Romania’s quality tourism: a distant dream in a galaxy far, far away

Paul Barbu 29/05/2019 | 15:13

Romania’s quality tourism exists, but it’s almost nowhere to be found if you look at the number of foreign visitors to the country. Luckily, the country appeared on the tourism radar a few years ago when the big concert promoters created festivals like Electric Castle, Untold or Neversea.

Besides that, Romania is the country that gave the world Dracula (Thank you, Bram Stocker!), a brand that we still haven’t quite managed to exploit, the Danube Delta, which hides one of the last “Amazonian forests” in Europe, the Letea Forest, the Carpathian Mountains and the Black Sea, although the Bulgarians attracted more investors then we did through various economic facilities. On that last part we still have a problem with the corruption of local authorities.

But the big advantage of the Romanian seaside, excluding the Mamaia resort, is that when you go there, you’ll automatically take a trip back in time, because most of our hotels still look like they’re from the ’70s.

Romania is doing so well in the quality tourism segment that for almost 14 years we didn’t have a tourism law. But that’s ok, because in the last 3-4 years, some of the big tour operators have managed to hit bankruptcy and leave some tens of thousands of tourists with no money and no holidays.

Romania’s quality tourism under the microscope

According to the Coalition for Romania’s Development (CDR), the tourism law has been under debate for over 14 years. Many European countries do not have a tourism law, and this would not be necessary in Romania if it wouldn’t have the potential to solve a number of serious problems faced by the industry and create a coherent vision and strategy for the next 20 years.

“The serious problems in tourism at this moment are related to: promoting Romania as a tourist destination, the labor force, education and professional training in the field; bureaucracy and simplification. The above mentioned law does not come up with a vision or strategy, and not even coherent punctual solutions. Another role of this law would be to centralize all the regulations in the field. Although the authorities had this objective, the law passed by the government does not even solve this problem,” the CDR representatives said.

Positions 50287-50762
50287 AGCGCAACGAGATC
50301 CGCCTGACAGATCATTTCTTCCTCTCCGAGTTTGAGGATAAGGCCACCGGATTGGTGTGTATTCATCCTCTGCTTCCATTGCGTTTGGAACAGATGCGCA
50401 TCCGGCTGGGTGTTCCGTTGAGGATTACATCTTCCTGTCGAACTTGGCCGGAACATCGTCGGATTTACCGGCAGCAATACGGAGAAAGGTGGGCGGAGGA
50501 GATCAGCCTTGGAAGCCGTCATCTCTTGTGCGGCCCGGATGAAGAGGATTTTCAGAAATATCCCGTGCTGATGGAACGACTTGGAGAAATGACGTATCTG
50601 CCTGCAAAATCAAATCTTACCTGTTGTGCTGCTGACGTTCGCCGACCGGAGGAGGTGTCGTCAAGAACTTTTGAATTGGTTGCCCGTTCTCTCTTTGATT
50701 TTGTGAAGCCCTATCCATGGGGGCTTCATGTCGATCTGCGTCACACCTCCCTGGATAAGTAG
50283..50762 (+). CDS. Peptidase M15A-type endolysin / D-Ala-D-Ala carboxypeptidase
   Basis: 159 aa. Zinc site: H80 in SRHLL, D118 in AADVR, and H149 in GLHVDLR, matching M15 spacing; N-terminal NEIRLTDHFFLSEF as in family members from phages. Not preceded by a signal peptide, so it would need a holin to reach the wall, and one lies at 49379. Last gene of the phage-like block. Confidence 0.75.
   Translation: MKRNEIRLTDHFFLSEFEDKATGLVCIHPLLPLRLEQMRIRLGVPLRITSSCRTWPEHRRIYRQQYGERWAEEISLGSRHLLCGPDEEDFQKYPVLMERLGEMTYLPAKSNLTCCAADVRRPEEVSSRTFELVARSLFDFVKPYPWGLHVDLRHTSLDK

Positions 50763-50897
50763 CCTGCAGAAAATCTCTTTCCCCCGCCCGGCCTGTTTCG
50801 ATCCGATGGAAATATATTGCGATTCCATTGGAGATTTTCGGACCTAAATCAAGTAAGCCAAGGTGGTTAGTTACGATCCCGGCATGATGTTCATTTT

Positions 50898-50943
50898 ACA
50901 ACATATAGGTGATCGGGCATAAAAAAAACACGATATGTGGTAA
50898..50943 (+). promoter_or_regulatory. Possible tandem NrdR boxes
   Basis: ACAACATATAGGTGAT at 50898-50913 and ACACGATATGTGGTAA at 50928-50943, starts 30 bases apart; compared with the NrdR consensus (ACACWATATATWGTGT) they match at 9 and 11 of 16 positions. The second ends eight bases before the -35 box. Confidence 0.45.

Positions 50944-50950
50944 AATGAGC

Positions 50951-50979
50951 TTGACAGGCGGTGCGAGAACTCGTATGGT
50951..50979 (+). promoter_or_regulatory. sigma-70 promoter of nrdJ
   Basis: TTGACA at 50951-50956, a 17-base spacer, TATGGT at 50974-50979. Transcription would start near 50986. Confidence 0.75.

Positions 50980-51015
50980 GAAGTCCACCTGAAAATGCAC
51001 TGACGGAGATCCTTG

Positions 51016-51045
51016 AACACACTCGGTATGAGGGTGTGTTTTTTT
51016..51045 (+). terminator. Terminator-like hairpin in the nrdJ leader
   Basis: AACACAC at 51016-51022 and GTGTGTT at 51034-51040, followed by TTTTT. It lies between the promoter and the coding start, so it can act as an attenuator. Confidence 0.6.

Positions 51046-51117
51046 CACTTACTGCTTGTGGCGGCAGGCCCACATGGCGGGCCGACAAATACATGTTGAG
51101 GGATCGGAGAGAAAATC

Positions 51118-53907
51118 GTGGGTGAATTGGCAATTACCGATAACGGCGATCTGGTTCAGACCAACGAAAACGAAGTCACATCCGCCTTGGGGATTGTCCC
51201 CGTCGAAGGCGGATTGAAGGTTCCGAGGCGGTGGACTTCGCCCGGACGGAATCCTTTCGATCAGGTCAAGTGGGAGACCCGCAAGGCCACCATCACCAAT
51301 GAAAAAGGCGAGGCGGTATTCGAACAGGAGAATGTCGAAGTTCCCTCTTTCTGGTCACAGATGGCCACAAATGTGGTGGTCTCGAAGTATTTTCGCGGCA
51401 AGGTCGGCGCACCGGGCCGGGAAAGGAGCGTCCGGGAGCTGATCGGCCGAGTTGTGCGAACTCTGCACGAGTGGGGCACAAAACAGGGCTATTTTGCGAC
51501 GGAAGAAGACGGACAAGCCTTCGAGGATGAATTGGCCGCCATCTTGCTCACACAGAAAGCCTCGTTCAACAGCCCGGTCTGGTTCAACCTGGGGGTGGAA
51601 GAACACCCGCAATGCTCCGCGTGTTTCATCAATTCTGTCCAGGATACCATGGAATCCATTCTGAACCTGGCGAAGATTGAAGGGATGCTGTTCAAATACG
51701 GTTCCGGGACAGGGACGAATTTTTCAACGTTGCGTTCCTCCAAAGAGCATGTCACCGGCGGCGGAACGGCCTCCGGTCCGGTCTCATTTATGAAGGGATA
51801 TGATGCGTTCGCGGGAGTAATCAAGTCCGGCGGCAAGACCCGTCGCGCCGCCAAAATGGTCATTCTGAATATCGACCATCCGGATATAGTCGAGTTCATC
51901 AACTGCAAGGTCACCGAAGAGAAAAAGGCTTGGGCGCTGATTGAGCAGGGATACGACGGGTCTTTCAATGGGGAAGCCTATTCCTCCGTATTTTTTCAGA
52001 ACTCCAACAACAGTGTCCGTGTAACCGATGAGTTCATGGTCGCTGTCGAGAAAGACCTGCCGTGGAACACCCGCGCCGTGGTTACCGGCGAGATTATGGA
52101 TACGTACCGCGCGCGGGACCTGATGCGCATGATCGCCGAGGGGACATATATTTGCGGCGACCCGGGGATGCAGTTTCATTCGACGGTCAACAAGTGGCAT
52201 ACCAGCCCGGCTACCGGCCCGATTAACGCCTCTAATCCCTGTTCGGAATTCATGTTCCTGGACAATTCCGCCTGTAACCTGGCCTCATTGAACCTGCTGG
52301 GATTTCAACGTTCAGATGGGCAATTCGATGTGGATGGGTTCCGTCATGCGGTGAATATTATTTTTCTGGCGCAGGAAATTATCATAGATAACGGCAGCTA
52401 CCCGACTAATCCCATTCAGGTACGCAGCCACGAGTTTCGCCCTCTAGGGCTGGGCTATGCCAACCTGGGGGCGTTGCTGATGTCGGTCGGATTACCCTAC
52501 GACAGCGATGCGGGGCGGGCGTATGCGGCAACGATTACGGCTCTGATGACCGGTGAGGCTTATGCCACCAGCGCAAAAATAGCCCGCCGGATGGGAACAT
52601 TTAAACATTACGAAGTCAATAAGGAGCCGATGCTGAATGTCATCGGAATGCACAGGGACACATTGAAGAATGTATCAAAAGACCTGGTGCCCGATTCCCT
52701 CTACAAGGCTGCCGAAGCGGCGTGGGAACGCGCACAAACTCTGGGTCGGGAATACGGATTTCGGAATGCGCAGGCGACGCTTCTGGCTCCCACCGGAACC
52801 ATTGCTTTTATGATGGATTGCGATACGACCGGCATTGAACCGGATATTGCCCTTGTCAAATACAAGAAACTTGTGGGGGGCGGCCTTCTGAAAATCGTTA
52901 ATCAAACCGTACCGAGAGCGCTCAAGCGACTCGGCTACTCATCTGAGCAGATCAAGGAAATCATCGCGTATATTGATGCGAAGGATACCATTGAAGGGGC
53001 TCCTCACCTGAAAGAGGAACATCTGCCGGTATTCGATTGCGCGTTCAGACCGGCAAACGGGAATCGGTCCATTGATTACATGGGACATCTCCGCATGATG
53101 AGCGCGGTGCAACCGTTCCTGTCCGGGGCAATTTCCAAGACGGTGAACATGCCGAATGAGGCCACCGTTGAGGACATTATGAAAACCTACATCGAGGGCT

The most urgent issue is promoting Romania as a tourist destination. The CDR’s Tourism Working Group has presented to both the government and the Parliament a critical position paper on the current state of the law regarding Destination Management Organizations (OMDs).

“Together wit 17 other professional and employers’ associations in Romania, it proposed a functional solution for public-private partnership, both at the local and the regional (county) level and, above all, the national level, taking into account existing models in the EU. The current form of the tourism law ignores these proposals and states a way of working in partnership only at a local, improper and non-functional level. We believe that there was no impact study for the current law, and the existing business dialogues did not take over the substantive proposals coming from the industry”, they said.

The greatest problem of Romanian tourism

If all of the above didn’t make you flinch, well here’s the kicker: the biggest problem of Romania’s tourism is apparently the fact that we don’t have a tax on tips that underpaid and unexperienced employees in hospitality get from tourists and clients. YES! That’s right! As if the money from this tax would solve all the problems in tourism.

Also, two years since the government implemented the holiday vouchers with a value of the minimum wage for every state employee, the private players in tourism want that these vouchers to only be used during the off-season period at the seaside.

Dragos Anastasiu, the vice president of the National Association of Tourism Agencies and a member of the CDR tourism group, said it was a problem that vouchers were mainly used in the summer season.

“Everyone gets stuck at the seaside in the summer and on weekends and then prices rise – that is the law of supply and demand. Another collateral effect is the inhibition of incoming tourists, because hotels have increased incomes for two months with tourists who pay more and so they no longer want to spend time attracting foreigners, “Anastasiu said.

He added that foreign tourists need a charter chain from April to October, but that they can’t find any rooms in July and August.

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